I was considered a mid level employee in the EPS group. I worked there long enough to live through the acquisition of printCafe and EFI, only to finally realize this business was a death march. The culture is SPRINT, and each letter stands for something each employee is conditioned to believe. The biggest laugh of the whole acronym is the T in SPRINT stands for Transparency, but, EFI is anything but transparent.... People come on board and you are rarely informed. People leave, either on their own or through a reduction in force, and you are never informed. The transparency is centered around the constant drilling in your head to SPRINT to a billion dollars in revenue, find every drop of revenue, locate any and every engagement you can call off at month end/quarter end, and most importantly, don’t ask questions because they will go unanswered. There is so much internal fighting and back stabbing between the products. Monarch, Radius, Pace in the US, the staffers are constantly fighting to keep their product relevant in the eyes of the sales team and management. Everyone says their product does what “so and so” does and this leaves a very green and undereducated sales team confused and left to determine what is the best fit for a client. In the end, no one wins. The client is sold the wrong system, the client is unhappy, and ultimately, EFI is left giving concessions in order to keep the client on the roster. The sales team in EPS is in a constant state of reorganization. At a minimum, there’s a change every year, in 2016, there’s been at least 2 major changes to the structure of the team, one in January and one in July. Don’t worry about it, keep SPRINTing and reach $1 billion! I worked in a remote office, not Foster City/Fremont, and the upper management in our office was next to nothing. None of the team members I worked with had a direct manager in the office. We had no HR representation and no IS&T staff on site. Every day was a struggle if the servers went haywire, a workstation went kaput, the phones went offline, or someone was severed from the company, as these tasks were handled by someone inside the building, and most likely it was front line employees to did the server, workstation, phone repairs and the “building manager” handled the reduction process with HR on the phone from Pittsburgh. For EPS, Pittsburgh is the epicenter. If you don’t work in Pittsburgh, you don’t matter, unless there’s a pressing client issue, then you’re on the hot seat to resolve it. The staff in Pittsburgh is heavy on Prograph and marketing, but, when it comes time to reduce the workforce, the final decision comes from, you guessed it, Pittsburgh, so rarely, do you see the staff in Pittsburgh affected when Fremont decides to cut costs, and it is very rare that it is someone from the Prograph core employee base. The promoting of management is done either by favoritism or because someone has been there the longest. There is little consideration of the person’s ability, or desire, to be a manager or director. The typical interaction you have with your manager in during your weekly, and that is mostly your opportunity to sit quietly and let your manager tell you how busy they are, overworked they are, and that you are lucky you don’t have to deal with all their issues. Every month there seems to be a new senior manager or senior director. This is a great company for Kodak employees to land, it is almost a vacation for Vancouver staffers. The number of layers from the front line employee who interacts with the customer to the CEO is laughable. In some groups, it can be 7 or 8 layers of management. This person reports to this manager who reports to that manager who reports to that manager who reports to another manager who reports to the CEO. And all the while, the layers of overhead are constantly trying to show their value in EPS when they can’t even begin to explain how any of the application works, let alone solve a customer’s issue. As people leave, either through a reduction or voluntarily, there is rarely any effort to replace the staffer. Instead, the company looks at the savings and gives the workload to the remaining team members. The people who are left are either too afraid to speak up and call out how overwhelmed they are, or they are just biding their time until they can exit the company. With each departure, years, if not decades, of knowledge goes out the door and senior management has no idea how to back fill all the experience. Every time the company buys up a company, you’re left with trying to figure out what the management has in store to “connect” yet another product to the suite. Do the due diligence when you swallow up a company, really look at how that product will fit into the culture of the company, and be up front with the acquired company. If they are not going to be viable going forward, tell them that from day one, instead of leaving staff members blowing in the wind with the impression you bought them because their product is the greatest product ever when in reality, they were purchased because it helps the underlying goal of reaching $1 billion in sales.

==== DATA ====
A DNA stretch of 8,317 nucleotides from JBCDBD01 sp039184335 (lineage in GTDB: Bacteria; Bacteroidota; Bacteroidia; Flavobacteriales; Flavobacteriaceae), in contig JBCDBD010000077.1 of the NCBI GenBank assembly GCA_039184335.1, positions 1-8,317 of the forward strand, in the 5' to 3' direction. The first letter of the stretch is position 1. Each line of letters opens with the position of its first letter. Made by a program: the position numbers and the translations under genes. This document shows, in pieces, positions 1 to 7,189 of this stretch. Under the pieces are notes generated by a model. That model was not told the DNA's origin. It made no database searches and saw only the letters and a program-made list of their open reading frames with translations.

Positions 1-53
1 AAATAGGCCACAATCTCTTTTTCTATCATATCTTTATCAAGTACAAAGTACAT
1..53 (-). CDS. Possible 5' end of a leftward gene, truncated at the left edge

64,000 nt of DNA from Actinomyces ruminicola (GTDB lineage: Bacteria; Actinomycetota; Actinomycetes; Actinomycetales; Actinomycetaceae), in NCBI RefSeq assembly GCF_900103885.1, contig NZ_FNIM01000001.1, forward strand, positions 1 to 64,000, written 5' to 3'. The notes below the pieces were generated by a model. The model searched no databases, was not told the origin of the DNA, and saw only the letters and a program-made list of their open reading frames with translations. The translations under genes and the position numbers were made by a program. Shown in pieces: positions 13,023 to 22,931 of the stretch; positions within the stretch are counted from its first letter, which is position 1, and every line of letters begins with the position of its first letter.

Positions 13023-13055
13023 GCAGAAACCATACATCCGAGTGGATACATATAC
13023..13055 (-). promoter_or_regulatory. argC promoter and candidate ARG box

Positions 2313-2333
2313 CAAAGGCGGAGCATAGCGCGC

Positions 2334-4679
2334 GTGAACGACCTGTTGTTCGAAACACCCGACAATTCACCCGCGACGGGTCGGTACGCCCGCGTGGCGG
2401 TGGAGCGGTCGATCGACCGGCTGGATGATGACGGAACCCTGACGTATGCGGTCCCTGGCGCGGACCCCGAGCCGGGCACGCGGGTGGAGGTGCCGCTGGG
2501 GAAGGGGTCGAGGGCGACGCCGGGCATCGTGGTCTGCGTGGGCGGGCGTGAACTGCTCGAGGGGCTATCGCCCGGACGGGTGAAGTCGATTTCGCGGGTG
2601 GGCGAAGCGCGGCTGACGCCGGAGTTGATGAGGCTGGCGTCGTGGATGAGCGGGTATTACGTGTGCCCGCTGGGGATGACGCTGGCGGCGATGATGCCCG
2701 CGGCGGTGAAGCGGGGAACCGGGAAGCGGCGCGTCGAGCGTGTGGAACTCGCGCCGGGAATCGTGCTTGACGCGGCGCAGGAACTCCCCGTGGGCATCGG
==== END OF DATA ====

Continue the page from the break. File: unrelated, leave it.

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    Advice to Management

    None. Glad to have the experience behind me and have no plans to ever go back.

    EFI2016-07-26
  1. "Great company to work"

    StarStarStarStarStar
    • Work/Life Balance
    • Culture & Values
    • Career Opportunities
    • Compensation and Benefits
    • Senior Management
    Current Employee - SDM in New York, NY
    Recommends
    Positive Outlook
    Approves of CEO

    I have been working at EFI full-time for more than 5 years

    Pros

    Nice atmosphere, great people and opportunities to grow

    Cons

    Not the best salary, sales pressure

    EFI2019-07-25
  2. "good"

    StarStarStarStarStar
    • Work/Life Balance
    • Culture & Values
    • Career Opportunities
    • Compensation and Benefits
    • Senior Management
    Current Employee - Retail Sales Associate in Phoenix, AZ
    Recommends
    Positive Outlook
    Approves of CEO

    I have been working at EFI full-time for less than a year

    Pros

    management is on the side of employees.

    Cons

    time balance can be a problem sometimes.

    EFI2019-07-15